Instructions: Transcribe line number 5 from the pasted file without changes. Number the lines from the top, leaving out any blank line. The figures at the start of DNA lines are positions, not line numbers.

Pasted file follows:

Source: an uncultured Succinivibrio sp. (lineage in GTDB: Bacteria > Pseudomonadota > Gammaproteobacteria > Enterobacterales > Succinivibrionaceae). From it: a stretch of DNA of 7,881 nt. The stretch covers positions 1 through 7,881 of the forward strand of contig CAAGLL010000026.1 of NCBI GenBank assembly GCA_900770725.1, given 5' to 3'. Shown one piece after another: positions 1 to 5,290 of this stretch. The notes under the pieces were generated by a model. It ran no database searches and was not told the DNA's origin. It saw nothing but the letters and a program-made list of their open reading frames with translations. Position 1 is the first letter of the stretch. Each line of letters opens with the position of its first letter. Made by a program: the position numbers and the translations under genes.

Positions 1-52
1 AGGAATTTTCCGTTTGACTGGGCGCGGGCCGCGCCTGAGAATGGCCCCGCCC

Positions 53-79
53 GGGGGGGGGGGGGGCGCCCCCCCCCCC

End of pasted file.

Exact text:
53 GGGGGGGGGGGGGGCGCCCCCCCCCCC